As I write today I’m reminded of a post I wrote 8 years ago, What I Did When My Daughter Said, “You’re the Boringest and I Hate You! This time, however, it’s not what she said, but instead what she didn’t say and didn’t do that shined a light on some difficult parenting wisdom.
Part I – The Sweater
It all began when I knit my 14 year old daughter a sweater. She’d accompanied me to the store to choose a soft, washable yarn in a neutral color she’d actually wear. During Covid I’ve picked up knitting again and found a healthy distraction in searching for patterns and scrumptious yarns. Because my grandmother taught me to knit when I was young, knitting sent a gentle signal to my brain, “Everything’s okay.”
A couple of weeks ago when I completed the sweater, I laid it on her bed so she’d see it when she got home. I imagined she’d try it on and show me how it fit. Over the past month I’d measured the length of her arms, inquired about how cropped she’d like it as that’s the current fashion and worked to tailor it just for her.
Because she never mentioned the sweater, I checked in with her in the afternoon, “Did you see the sweater? Please try it on — I’d love to see how it fits.”
She answered, “Not right now.”
Later I asked her again and she explained that she’d already changed into her pj’s but that she’d do it the next time she got dressed. The next day I decided to mention it one last time. My heart felt heavy. I didn’t want to get entangled in a power struggle with her over the sweater I’d made for her because I adore her. Needless to say, I never saw it on her.
Part II – The Pile
My daughter had recently cleaned out her room, placing all outgrown and unwanted items into a huge bag in the hall. Beside the bag was a loose pile of papers with a blue glue gun resting on top.
After a few days of watching the pile collect dust, I took a closer look and saw under the glue gun a photo storybook I’d created and given to her for her birthday some years ago.
This project, with a closeup of her soft two year old face on the cover looked to have seen better days. I picked it up and brought it into her room asking, “What’s happened to this?” She confirmed that she’d found it spoiled, likely because last fall she’d placed a little pumpkin from our garden on top of it, in a drawer. The pumpkin decomposed over the course of months.
I felt an anger rise in me and said, ‘You clearly don’t care about it.”
She answered, “I do care.”
I said, “If you cared you’d have come to me when you found it and asked what we could do.” I swore, “Just f***ing get rid of it then, but don’t leave it on the floor for me to take care of.”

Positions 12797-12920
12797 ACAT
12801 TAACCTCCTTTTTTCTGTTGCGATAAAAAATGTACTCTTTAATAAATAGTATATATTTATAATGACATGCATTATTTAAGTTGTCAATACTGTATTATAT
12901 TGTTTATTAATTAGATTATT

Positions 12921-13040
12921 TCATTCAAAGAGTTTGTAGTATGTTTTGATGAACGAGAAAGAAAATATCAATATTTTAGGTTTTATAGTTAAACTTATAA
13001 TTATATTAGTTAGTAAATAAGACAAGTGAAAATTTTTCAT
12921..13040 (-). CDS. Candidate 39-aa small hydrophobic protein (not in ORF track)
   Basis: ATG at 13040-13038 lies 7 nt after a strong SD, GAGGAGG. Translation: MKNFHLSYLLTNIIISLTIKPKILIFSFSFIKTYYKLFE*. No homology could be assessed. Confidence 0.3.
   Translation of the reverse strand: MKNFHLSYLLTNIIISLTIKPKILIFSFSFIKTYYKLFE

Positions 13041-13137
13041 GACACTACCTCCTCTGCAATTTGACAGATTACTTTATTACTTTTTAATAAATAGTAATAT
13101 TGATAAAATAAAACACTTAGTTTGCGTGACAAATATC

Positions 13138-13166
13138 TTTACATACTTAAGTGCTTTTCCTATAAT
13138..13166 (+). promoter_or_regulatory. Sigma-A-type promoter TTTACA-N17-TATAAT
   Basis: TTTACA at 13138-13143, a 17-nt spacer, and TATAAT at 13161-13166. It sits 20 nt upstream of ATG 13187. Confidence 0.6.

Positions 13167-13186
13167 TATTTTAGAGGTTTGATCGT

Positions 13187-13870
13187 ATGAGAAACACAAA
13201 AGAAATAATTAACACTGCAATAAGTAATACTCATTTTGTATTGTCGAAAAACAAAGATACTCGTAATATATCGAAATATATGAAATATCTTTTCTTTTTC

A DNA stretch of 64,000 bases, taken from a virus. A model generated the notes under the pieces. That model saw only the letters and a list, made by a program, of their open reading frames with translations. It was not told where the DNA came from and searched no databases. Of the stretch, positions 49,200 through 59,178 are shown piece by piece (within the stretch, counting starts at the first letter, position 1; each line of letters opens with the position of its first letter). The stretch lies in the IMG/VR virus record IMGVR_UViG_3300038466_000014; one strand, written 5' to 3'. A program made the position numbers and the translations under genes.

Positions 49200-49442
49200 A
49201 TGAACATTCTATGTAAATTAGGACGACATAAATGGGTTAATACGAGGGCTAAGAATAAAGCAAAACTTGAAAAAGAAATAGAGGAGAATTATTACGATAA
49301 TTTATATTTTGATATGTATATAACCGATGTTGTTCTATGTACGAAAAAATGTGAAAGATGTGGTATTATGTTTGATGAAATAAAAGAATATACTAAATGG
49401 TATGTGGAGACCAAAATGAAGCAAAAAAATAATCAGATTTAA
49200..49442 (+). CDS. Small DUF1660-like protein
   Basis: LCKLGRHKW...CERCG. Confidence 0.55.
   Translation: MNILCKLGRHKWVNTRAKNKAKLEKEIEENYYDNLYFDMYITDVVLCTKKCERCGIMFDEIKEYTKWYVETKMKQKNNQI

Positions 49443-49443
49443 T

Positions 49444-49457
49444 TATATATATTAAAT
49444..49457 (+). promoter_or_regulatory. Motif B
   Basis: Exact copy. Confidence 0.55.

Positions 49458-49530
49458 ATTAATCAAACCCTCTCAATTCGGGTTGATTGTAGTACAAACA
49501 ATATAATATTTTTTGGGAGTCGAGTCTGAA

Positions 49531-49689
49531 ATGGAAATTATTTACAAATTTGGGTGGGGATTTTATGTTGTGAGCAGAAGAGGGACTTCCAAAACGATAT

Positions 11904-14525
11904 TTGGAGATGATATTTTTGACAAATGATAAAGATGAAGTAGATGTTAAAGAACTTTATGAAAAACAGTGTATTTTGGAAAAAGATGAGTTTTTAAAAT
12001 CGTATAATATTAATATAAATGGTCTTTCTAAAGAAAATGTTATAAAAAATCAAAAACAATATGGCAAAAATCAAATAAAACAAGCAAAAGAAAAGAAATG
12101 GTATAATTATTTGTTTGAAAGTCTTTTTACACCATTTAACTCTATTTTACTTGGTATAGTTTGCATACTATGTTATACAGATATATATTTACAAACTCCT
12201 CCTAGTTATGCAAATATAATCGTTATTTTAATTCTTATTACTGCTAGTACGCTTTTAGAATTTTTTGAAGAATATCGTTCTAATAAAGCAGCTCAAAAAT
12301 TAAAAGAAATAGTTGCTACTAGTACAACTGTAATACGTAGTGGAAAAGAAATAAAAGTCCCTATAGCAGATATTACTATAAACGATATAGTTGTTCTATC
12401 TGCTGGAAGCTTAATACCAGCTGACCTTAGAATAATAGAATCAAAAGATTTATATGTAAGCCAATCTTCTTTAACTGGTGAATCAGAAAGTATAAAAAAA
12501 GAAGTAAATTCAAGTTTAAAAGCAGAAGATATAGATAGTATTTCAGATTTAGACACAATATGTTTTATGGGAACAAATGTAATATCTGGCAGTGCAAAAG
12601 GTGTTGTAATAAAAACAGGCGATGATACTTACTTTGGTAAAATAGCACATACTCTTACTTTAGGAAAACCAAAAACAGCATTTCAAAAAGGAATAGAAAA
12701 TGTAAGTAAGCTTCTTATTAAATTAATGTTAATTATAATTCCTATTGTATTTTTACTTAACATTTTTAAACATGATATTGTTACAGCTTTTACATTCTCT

Heart pounding, I retreated to my bedroom across the hall where I stood motionless, a little shocked that I’d spoken to her so harshly. Being the youngest child she was adept at avoiding conflict and I’d become more able to keep my cool.
For a split second I thought, I’m going to ignore her, give her the cold shoulder. A memory flashed from the recesses of my mind of my dad ignoring me for two weeks after his feelings had been hurt because I’d been spending weekends at my friend Sharon’s house. I can remember him scolding me as we stood inside our front door, “You care more about her family than you do your own!” I was in 5th grade at the time and it was two weeks before he looked at or spoke to me again.
I decided I wasn’t going to ignore her, even though to hurt her back felt like the “natural” response.
Returning to her room, disintegrating storybook in hand I said, “I realize the reason I’m so upset is that my feelings are hurt. It’s becoming clear to me that you don’t care about things I’ve made for you.”
I was of course thinking about the unadorned sweater.
I repeated myself, “It’s becoming clear to me, and I’m speaking to myself now, that I need to focus less on you and more on myself.”
I felt my voice catch and tears well in my eyes.
Unlike 8 years ago, this time she said nothing. Through the uncared for storybook and forgotten sweater I was getting a message loud and clear, “Mom, get a life. While I need you to be there for me, I don’t need you the same way I used to and I’m not going to act in ways to please you. You haven’t trained me to take care of you and I’m not going to start now. My main concern right now is my friends and all the changes I’m going through. You can’t use me to feel good about yourself.”
I felt grounded when I turned to leave her room, closing the door quietly behind me.
I haven’t figured it all out yet.
It felt valuable to write about and share with you because it’s not spit spat all settled in me and tied up with a bow and maybe you’re having your own messy parenting moments. I’m sitting with a real life collision between my daughter’s age appropriate growth and what I’m gently naming my age appropriate stuckness, a slice of difficult wisdom.
It’s not only children who grow. Parents do too. As much as we watch to see what our children do with their lives, they are watching us to see what we do with ours. I can’t tell my children to reach for the sun. All I can do is reach for it, myself.
— Joyce Maynard